This version sits higher off the tarmac than the previous RX, and black detailing along the side gives the impression that the side windows taper off into a point. It’s a head-turner to be sure – not, perhaps, to everyone’s taste, but it certainly makes an impact.
Lexus is a luxury manufacturer and when you step into the cabin there can be no doubt of that.
Climb into the wide, comfortable driver’s seat, close the door with a cushioned whoomp and you’re cosseted in class.
There’s leather and stitching, soft-touch materials throughout and a modern styling that gives enough of a nod to traditional to please those who want things a little less Star Trek.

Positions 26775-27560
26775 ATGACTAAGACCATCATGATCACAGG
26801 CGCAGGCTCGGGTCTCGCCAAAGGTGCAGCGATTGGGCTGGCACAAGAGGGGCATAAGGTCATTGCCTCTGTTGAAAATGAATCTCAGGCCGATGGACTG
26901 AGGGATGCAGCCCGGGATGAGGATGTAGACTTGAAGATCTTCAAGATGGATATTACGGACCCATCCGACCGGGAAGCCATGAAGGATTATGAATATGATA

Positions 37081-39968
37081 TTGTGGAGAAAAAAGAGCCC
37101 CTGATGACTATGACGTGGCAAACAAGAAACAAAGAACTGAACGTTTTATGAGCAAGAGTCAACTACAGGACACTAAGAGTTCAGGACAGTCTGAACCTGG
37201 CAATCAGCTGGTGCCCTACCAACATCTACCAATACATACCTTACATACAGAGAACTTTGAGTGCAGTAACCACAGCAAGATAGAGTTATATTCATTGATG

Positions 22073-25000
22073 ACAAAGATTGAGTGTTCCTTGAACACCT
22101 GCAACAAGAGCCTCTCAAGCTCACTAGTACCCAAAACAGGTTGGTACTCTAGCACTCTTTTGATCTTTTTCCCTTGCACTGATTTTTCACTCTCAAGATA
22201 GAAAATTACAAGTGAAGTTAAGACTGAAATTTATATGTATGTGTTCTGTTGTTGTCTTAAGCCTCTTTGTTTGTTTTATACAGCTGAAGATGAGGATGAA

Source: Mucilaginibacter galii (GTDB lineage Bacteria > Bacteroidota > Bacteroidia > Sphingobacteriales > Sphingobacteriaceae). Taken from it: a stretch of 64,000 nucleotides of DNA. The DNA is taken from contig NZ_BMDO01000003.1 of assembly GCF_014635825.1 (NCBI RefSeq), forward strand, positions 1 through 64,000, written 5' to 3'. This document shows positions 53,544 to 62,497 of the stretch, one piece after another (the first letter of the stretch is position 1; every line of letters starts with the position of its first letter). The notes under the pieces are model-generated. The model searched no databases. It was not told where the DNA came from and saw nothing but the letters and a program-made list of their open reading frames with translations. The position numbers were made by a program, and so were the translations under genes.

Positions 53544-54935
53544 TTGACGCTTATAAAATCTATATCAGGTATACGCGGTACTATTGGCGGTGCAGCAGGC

There’s plenty going on in on the dash and central console.
A wide media / satnav screen sits high on the dashboard, shining out a crystal clear readout, while the temperature controls are positioned below the CD player.
There’s a wide central section between the front seats which houses the gear selector and a couple of drinks holders, and a large cubbyhole between the seats for extra storage.
Lexus has stuck with its mouse / joystick controls for the media screen, but it is fiddly and takes some getting used to.
The RX is an extremely bulky vehicle and there’s acres of space in the front.
Three normal-sized adults will travel happily in the rear and marvel at the room, but the panoramic sunroof fitted in my test car, as always, does eat up a little of the head room.
Room in the boot, however, lags behind some big name German luxury SUV rivals, although the seats do fold for extra storage space.
Surprisingly, for a car of this size, the RX is an out and out five-seater with, unlike many rivals, no seven-seat option available, so it will count out those who need more seats.